Bonus puzzle: Caleb Madison's Bard Bulletin crossword, "A Swift Response." It's a 19x19 to accommodate the theme, and if you've been plugged into pop culture this fall, you'll dig it. (Link is for a Java applet; here's an Across Lite link.)
Brad Wilber's New York Times crossword
Would you look at all the cool answers in here? Tyler Hinman was just saying on Twitter that "68 is the sweet spot for themelesses" because "68 is where you start to get the eye-pop factor without resorting to obscurities." Brad's 72-word grid may not have so much in the way of eye-pop, but the fill's highlights (and the twistiest clues) do offer brain-pop. To wit:
If you know your Greek roots/medical terminology, you can piece together what achromotrichia is even if you've never seen the word before (as I had not). 49D: [Start developing achromotrichia] clues GO GRAY, as in hair.
I wasn't as pleased with the EX-YANKEE and OXHIDE (though I like the Scrabbly letters). Crosswordese EELY ENE AGAR, meh. The Italian word GLI is not so well-known, I think—61A: [Los : Spanish :: ___ : Italian]. Speaking of Italy, MODENA is the [Maserati headquarters city] and where that yummy balsamic vinegar comes from, SBARRO is a poor [Alternative to Uno Chicago Grill], and LIRA is the [Old capital of 36-Across] (meaning the old unit of currency used in Modena).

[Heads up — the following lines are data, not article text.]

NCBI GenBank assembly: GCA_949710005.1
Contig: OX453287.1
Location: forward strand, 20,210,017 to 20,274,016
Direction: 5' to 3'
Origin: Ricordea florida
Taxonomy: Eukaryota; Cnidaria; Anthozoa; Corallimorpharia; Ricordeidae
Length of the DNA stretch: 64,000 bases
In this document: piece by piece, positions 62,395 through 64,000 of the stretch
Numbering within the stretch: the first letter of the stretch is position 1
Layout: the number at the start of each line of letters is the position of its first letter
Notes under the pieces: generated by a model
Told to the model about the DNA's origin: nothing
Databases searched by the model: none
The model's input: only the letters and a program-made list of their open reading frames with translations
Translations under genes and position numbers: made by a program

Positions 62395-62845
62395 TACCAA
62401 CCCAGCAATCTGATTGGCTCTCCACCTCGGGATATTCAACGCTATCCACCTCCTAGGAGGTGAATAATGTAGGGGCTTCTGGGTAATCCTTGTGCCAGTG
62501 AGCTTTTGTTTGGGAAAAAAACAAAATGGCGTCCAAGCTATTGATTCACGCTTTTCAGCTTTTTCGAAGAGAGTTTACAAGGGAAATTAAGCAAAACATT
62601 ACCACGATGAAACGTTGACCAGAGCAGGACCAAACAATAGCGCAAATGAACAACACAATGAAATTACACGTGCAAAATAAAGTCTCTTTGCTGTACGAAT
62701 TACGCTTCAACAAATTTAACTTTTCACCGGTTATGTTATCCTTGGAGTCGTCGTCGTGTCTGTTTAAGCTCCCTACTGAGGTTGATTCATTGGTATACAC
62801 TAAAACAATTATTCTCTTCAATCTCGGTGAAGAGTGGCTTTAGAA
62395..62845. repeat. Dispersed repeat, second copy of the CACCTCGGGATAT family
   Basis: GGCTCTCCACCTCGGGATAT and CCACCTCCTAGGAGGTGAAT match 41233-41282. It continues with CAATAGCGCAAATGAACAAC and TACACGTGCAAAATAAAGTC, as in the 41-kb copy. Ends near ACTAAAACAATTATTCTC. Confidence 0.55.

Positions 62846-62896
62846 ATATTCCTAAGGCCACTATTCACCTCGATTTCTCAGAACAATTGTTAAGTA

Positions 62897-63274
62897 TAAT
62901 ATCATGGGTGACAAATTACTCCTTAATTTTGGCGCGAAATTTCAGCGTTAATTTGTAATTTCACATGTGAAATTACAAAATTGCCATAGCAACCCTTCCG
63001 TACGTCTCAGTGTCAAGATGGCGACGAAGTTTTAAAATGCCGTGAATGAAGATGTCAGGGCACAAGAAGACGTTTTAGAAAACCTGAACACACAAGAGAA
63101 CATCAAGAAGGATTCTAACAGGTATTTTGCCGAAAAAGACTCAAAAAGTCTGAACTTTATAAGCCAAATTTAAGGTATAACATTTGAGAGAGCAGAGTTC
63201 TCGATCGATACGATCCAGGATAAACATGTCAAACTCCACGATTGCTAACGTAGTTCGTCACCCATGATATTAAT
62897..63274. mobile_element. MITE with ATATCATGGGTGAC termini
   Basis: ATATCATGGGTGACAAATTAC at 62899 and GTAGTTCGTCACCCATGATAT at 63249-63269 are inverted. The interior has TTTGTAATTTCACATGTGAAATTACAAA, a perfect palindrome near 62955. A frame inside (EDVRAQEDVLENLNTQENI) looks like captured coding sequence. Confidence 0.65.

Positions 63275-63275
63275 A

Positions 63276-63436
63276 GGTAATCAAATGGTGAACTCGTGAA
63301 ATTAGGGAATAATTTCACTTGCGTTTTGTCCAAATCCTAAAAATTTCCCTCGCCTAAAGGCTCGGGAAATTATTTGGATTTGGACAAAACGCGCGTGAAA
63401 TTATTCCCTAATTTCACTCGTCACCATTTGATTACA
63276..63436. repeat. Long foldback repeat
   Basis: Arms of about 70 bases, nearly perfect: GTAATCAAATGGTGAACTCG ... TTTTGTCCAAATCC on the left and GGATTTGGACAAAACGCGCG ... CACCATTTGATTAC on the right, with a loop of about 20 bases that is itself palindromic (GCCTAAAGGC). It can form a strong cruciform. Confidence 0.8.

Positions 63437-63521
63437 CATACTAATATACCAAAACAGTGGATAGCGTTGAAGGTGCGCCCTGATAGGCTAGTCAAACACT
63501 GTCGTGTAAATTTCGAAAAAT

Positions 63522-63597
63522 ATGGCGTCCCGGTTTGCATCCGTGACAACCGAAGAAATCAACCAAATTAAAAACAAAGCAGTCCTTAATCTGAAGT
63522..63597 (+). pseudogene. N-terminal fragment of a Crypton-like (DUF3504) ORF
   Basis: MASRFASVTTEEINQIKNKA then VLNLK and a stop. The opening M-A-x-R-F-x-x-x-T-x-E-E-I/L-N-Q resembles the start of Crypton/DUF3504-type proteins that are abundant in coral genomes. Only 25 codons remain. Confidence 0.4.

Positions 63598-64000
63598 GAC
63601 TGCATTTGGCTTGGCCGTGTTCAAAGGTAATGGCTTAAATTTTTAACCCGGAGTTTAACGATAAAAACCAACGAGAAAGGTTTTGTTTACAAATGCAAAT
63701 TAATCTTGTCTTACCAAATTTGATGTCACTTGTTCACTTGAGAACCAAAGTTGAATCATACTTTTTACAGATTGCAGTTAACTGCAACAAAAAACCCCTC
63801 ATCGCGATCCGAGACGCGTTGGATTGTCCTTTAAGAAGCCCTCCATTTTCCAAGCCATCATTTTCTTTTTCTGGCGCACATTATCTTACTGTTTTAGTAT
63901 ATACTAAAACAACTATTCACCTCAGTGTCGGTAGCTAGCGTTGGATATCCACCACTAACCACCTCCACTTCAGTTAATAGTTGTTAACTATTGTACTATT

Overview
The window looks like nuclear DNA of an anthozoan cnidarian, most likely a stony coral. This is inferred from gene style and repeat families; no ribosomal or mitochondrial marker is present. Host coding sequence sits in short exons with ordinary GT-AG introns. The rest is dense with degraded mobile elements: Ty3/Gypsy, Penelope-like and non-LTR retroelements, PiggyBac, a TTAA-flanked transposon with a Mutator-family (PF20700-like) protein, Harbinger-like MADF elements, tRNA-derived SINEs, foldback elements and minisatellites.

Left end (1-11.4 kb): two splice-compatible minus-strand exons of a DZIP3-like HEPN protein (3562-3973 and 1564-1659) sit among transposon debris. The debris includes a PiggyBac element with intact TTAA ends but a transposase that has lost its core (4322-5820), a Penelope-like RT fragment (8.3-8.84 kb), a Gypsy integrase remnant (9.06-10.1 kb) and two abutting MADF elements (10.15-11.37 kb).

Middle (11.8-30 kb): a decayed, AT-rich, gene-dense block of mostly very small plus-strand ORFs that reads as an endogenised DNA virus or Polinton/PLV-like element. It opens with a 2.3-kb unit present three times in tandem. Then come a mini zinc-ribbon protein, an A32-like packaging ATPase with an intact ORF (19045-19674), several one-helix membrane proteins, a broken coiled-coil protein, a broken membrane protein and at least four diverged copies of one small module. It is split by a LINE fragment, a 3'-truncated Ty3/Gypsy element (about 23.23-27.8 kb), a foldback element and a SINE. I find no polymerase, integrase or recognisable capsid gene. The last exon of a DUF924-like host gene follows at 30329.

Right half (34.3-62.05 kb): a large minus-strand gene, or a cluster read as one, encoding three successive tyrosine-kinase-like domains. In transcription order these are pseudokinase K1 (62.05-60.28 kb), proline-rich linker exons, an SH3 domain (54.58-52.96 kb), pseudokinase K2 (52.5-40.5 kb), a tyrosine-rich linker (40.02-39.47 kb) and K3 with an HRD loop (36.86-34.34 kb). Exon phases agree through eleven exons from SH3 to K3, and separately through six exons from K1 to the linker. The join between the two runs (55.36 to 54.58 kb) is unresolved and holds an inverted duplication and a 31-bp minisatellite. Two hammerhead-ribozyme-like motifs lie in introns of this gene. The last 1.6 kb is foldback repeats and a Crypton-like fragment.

Overall, good stuff. I do like a 72-worder if it's packed with goodies the way this puzzle is.
Updated Saturday morning:
sloth machines yield to today's exercise regimen. In a four-step process to shake off the lethargy and get movin', we:
Kyle Dolan's Los Angeles Times crossword
I suspect this is the constructor's major newspaper crossword debut. If so, congratulations!
The puzzle's got an unusual grid, with two vertical 15s constituting a mini-theme: 6D, 9D: The mini-theme includes 6D: GREEN-COLLAR JOBS, or [Work in the environmental sector], and 9D: CARBON FOOTPRINT, or [Environmental impact factor]. Timely, since the international summit on climate change is coming up in Copenhagen this month.
Things that caught my eye:
Merle Baker's Newsday "Saturday Stumper"
(PDF solution here.)
This one seemed a little more obliquely clued than the other recent Stumpers I've done. Among the clues I struggled with were these:
December 04, 2009